Syria’s war splits nation into 3 distinct regions

BEIRUT — More than two years into Syria’s civil war, the once highly-centralized authoritarian state has effectively split into three distinct parts, each boasting its own flags, security agencies and judicial system.
In each area, religious, ideological and turf power struggles are under way and battle lines tend to ebb and flow, making it impossible to predict exactly what Syria could look like once the combatants lay down their arms. But the longer the bloody conflict drags on, analysts says, the more difficult it will be to piece together a coherent Syrian state from the wreckage. Read more of this post

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Rebels Responsible for Houla Massacre

It was, in the words of U.N. special envoy Kofi Annan, the “tipping point” in the Syria conflict: a savage massacre of over 90 people, predominantly women and children, for which the Syrian regime of Bashar al-Assad was immediately blamed by virtually the entirety of the Western media. Within days of the first reports of the Houla massacre, the U.S., France, Great Britain, Germany, and several other Western countries announced that they were expelling Syria’s ambassadors in protest. Read more of this post

Frühling im Bürgerkrieg

In Syrien hat sich der Arabische Frühling zu einem zunehmend von konfessionellen Motiven geprägten Bürgerkrieg entwickelt – Die Hoffnung, dass ein Sturz des Assad-Regimes zur Demokratie führt, ist trügerisch.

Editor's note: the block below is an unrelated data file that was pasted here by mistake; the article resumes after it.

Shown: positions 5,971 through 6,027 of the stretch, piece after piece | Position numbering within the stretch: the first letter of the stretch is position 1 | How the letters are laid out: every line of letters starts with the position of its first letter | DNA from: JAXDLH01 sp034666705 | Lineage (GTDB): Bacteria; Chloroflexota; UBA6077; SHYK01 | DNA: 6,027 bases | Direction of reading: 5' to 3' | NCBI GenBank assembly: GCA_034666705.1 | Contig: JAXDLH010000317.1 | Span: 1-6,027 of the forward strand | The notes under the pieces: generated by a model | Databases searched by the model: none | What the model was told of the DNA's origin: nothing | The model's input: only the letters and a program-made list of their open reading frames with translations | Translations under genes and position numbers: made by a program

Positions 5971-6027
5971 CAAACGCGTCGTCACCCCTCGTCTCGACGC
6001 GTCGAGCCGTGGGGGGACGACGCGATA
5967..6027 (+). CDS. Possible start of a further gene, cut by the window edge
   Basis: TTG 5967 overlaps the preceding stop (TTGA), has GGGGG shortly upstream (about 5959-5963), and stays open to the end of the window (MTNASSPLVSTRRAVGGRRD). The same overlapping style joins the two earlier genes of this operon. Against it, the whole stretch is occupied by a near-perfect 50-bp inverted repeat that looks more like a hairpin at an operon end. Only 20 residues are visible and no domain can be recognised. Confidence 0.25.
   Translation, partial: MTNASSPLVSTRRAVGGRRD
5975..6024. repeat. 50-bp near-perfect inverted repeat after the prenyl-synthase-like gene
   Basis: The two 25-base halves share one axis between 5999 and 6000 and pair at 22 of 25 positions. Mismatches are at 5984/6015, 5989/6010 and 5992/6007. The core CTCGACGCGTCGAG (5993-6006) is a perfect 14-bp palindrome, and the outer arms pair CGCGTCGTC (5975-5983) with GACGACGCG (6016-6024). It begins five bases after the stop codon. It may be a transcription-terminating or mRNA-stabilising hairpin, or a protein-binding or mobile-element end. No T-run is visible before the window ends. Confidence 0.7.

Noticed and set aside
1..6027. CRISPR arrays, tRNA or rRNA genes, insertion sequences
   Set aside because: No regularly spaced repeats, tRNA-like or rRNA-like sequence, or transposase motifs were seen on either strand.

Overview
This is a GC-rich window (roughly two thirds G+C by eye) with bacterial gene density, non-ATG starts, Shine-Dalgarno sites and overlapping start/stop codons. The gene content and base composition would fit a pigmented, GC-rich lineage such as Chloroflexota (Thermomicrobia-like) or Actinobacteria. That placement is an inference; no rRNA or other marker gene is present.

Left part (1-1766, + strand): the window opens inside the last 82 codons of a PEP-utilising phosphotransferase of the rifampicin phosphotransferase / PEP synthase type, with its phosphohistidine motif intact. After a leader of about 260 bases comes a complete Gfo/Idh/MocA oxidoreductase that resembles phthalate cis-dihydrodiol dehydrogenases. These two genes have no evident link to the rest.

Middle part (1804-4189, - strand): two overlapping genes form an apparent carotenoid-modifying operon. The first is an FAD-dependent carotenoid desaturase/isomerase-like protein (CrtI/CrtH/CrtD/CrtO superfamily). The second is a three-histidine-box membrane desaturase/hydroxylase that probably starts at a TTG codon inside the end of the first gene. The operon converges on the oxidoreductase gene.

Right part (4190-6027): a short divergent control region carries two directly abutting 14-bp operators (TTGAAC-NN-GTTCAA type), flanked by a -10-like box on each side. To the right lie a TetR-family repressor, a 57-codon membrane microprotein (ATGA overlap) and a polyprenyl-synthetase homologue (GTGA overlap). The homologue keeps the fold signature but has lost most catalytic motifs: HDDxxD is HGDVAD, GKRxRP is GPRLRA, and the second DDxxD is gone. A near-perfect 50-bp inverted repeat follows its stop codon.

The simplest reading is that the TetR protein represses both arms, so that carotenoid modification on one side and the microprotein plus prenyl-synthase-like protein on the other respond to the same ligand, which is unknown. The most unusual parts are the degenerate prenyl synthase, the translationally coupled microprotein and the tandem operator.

Mittlerweile scheint es nur mehr eine Frage der Zeit zu sein, Read more of this post

The Syrian Muslim Brotherhood

As Syrian President Bashar Assad grows more and more isolated, his regime’s arch-nemesis – the Muslim Brotherhood (al-Ikhwan al-Muslimun) – is gearing for a comeback. Fortunately for the brotherhood, powerful politicians in Lebanon are ready to lend a helping hand against their former patron.

Background

Although nominally a branch of the eponymous movement founded by Hassan al-Banna in 1920s Egypt, the Syrian Muslim Brotherhood is a creature of the socio-economic, cultural, and political setting in which it evolved. Whereas Banna was a man of modest means who rose up to challenge post-colonial Egyptian elites, Read more of this post